Earth Voice said, “That is what we get, 50 years sold oil yet no steady electricity in a country. Other countries of the world ruled by military men are far better than Nigeria; at least, they have steady electricity.”

The Yoruba socio-political group, Afenifere, also berated the government for its inability to fix the power problem.

The National Publicity Secretary of Afenifere, Mr. Yinka Odumakin, said, “Apology is good but it won’t power the homes. We need to see concrete steps being taken to increase power generation and distribution in our country. We should not be asked to pay more for darkness like the power ministry has done lately.”

Despite the decision by the Minister of Power, Works and Housing, Mr. Babatunde Fashola (SAN), to increase electricity tariff by 45 per cent from February 1, 2016, Nigerians have remained in darkness.

The situation had been worsened by fuel scarcity and price hikes nationwide.

The nation achieved its peak generation of 5,074.70MW on February 2, when 4,541.85MW was generated and 4,447.88MW was sent out. But a partial system collapse on Tuesday, in addition to the continuous drop in electricity generation owing to vandalism of pipelines that supply gas to the power plants, led to the highly pronounced power failures across the country.

As a result, power generation dropped to 1,580.6 megawatts as of Wednesday.

The partial system collapse that occurred on Tuesday reportedly happened at the Shiroro Power Plant and dragged down electricity generation to as low as 1,233.4MW from a peak of 3,207.7MW recorded on the same day.

The drop in generation caused severe reduction in load allocation from the national grid to the distribution firms.

Alternative power sources become costlier

SUNDAY PUNCH gathered that the prices of alternative means of electricity had increased.

The price of Tiger generators, popularly referred to as ‘I better pass my neighbour’ generators, which is the smallest in the range of petrol-powered generators, has increased from about N15,000 to about N25,000 in the last one month.

The Elepaq generator, which is next in terms capacity, has also gone from N35,000 to N68,000 since February. Another category of generators, which used to cost N59,000, now goes for N80,000.

It was also learnt that the cost of diesel-powered generators had increased over the past one month. The retail price of 20KVA generators increased from N1.25m to N2.4m; 60KVA, N2.5m to N3.4m; and 500KVA, N11m to 14.4m.

Before, a carton of candle was N6,200. Now it is N8,000. In some parts of Lagos, a 25-litre keg of water, which used to cost N10, now costs N30. It is worse in some parts of Ikeja where the price of a 20-litre gallon has increase by 100 per cent, from N25 to N50.

It was also learnt that a middle-sized torchlight which used to cost N90 is now N160.

‘Nigerians likely to face more blackouts’

Indications have emerged that the blackout being experienced across the country may not end soon, as electricity power generation from gas-fired and hydro plants are increasingly threatened.

It remains unclear when repair works would be completed on the Escravos-Lagos Pipeline System and the Forcados export terminal, as the continued shut-down of the facilities affect affect gas supply to power plants.

A platform on the ELPS was recently sabotaged, while a pipeline leak on Forcados export terminal forced Shell Petroleum Development Company of Nigeria Limitked to halt production into the terminal in February.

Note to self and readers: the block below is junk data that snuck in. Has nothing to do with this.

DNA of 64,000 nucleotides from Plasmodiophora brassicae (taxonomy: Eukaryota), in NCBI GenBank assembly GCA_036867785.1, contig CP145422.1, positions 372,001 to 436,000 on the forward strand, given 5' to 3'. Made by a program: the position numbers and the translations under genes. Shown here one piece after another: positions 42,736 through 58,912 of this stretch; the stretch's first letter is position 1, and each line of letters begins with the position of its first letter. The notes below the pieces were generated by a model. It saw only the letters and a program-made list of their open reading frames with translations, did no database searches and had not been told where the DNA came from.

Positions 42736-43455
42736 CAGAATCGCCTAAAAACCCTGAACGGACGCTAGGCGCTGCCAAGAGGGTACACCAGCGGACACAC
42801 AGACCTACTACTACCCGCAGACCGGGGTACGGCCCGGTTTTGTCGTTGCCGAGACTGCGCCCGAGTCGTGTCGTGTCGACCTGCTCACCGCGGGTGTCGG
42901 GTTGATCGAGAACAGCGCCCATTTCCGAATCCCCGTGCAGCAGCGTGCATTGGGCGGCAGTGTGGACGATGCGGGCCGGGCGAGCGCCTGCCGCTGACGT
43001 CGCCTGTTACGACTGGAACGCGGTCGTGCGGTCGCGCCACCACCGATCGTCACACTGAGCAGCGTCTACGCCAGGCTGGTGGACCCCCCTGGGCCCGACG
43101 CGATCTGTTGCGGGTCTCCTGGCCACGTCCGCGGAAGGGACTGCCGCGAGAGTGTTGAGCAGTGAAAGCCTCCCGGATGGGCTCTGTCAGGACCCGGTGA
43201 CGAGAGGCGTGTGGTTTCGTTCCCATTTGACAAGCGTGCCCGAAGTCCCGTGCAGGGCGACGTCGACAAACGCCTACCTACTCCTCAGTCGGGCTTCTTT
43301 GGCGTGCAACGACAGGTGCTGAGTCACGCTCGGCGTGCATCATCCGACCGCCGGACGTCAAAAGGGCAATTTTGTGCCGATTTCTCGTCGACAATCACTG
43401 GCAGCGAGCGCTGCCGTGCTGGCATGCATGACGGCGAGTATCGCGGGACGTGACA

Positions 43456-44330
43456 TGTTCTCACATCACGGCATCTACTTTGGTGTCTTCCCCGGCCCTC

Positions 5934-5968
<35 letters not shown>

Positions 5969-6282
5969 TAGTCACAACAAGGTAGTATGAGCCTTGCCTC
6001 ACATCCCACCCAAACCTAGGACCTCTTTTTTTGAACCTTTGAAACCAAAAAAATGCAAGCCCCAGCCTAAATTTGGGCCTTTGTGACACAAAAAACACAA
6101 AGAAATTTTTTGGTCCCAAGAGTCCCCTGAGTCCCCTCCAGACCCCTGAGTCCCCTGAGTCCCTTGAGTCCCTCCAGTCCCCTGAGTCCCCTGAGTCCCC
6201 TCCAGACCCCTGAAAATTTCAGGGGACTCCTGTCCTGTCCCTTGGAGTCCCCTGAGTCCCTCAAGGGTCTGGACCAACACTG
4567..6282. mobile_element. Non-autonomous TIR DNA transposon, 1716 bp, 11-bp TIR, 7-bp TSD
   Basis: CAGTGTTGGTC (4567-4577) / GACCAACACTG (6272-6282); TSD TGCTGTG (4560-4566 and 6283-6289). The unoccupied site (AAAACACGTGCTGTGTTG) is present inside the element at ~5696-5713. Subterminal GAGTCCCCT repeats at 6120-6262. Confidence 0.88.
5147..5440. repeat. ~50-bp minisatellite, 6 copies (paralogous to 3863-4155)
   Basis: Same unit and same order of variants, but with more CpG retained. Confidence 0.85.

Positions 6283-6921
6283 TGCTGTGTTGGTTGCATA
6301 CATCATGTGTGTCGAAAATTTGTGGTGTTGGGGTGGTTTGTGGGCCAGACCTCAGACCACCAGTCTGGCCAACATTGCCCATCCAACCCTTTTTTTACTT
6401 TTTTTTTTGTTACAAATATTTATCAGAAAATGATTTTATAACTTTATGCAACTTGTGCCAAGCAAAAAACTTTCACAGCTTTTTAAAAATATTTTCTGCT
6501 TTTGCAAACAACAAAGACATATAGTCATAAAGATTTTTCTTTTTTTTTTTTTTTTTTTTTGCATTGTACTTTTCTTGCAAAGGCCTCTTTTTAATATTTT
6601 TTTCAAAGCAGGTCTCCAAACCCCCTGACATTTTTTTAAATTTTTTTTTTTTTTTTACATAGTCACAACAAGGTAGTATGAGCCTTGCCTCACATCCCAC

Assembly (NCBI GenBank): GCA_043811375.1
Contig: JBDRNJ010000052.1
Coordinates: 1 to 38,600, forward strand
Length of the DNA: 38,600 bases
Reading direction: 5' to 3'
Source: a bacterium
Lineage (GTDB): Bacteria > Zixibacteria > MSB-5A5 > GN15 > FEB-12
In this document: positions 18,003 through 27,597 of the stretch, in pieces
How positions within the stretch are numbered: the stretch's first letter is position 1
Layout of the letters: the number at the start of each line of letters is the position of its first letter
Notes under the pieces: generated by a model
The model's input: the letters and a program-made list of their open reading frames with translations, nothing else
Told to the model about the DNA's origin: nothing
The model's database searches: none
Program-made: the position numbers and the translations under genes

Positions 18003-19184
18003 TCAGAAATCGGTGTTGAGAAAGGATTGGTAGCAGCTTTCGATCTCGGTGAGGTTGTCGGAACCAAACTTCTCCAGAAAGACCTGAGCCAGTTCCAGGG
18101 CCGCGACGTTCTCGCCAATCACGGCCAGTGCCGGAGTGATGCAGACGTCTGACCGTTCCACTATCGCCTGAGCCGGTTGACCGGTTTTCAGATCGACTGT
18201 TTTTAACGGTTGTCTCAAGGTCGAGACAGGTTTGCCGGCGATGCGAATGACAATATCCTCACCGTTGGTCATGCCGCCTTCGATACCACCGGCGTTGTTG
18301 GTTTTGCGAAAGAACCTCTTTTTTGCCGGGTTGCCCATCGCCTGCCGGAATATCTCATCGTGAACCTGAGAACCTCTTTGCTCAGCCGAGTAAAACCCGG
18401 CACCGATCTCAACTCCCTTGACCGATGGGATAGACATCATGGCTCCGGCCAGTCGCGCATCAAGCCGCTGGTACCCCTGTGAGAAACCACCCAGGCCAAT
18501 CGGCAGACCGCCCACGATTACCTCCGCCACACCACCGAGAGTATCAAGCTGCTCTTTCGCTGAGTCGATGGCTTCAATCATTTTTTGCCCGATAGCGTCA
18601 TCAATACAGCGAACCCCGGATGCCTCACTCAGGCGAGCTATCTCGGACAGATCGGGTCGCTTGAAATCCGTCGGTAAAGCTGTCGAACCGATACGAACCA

It was recently reported that it was likely to take until early April before the pipeline is repaired and oil production and flow to the export terminal resumed.

An energy expert and Technical Director, Drilling Services, Template Design Limited, Mr. Bala Zakka, in a telephone interview with our correspondent on Saturday, said, “We are foreseeing a likely energy crisis in the country,” considering the imminent fall in power generation from hydro power plants.

“We are going to have issues with gas supply. The Escravos pipeline has been tampered with. Definitely, most of the thermal power plants that are being supplied gas through that pipeline are likely to be affected. So, there will be supply issue for the next one month or slightly more than that.”

Noting that it had been forecasted that rainfall may be low this year, Zakka said, “That means the quantum of electricity we normally get from the combination of Shiroro, Jebba and Kainji dams will be very low, and that means we have to rely seriously on the thermal stations.

“So, there is a need for us to do something about supplying gas to the generation companies, and a need for proper regulation so that the distribution companies can effectively distribute.”

“The shortage of power supply has led to a high demand for petrol and diesel by households and businesses, and this is not supposed to be so.”

The Special Adviser on Gas to the immediate past Minister of Power, Mr. Frank Edozie, described the current state of power supply in the country as bad and unfortunate.

“The start of it was the gas facility that was blown on the Escravos-Lagos Pipeline System, and then the closure of the Forcados export pipeline that resulted to condensate build-up, which meant a number of gas producers had to shut in,” he said.

Edozie added that he expected an improvement in gas supply to power plants in coming days following the suspension of the strike “until the Forcados pipeline is repaired, and then the ELPS, which will take a little time to repair.”

The Chief Executive Officer, Transcorp Ughelli Power Limited, one of the generation companies in the country, Mr. Adeoye Fadeyibi, told our correspondent that “gas supply continues to be a major constraint.”

“We are having issues because of the pressure of the line for NGC (Nigerian Gas Company); they are not building up enough pressure for us to run our plant. So, that’s the problem we are having.

“We are engaging the gas suppliers to make sure we able to get the gas. They are responding and we are hoping that we can come to some solution quickly.”

An energy law and policy expert/Senior Associate at Lagos-based law firm, Banwo & Ighodalo, Mr. Ayodele Oni, also noted that the  strike by electricity workers in connection with the termination of the contract of employment of some staff of Ikeja Electricity Distribution plc and the sabotage by some workers had affected power supply in Lagos.

“There has also been the vandalism of some gas and some other power sector installations. Repairs are now being undertaken and supply should improve soon,” he said.

The Special Assistant, Media to the Minister of Information and Culture, Mr. Segun Adeyemi, however said Nigerians would expect an improvement in power supply this week.

He said, “Power generation is expected to inch towards a 4,000MW mark and then rise to 5074MW.”

Source: PUNCH.


Written by How Africa

Leave a Reply

Your email address will not be published. Required fields are marked *


T. B. Joshua is a crook – President of Malawi, Peter Mutharika

Meet The 11 Powerful Men Behind The World’s Richest Black Man, Aliko Dangote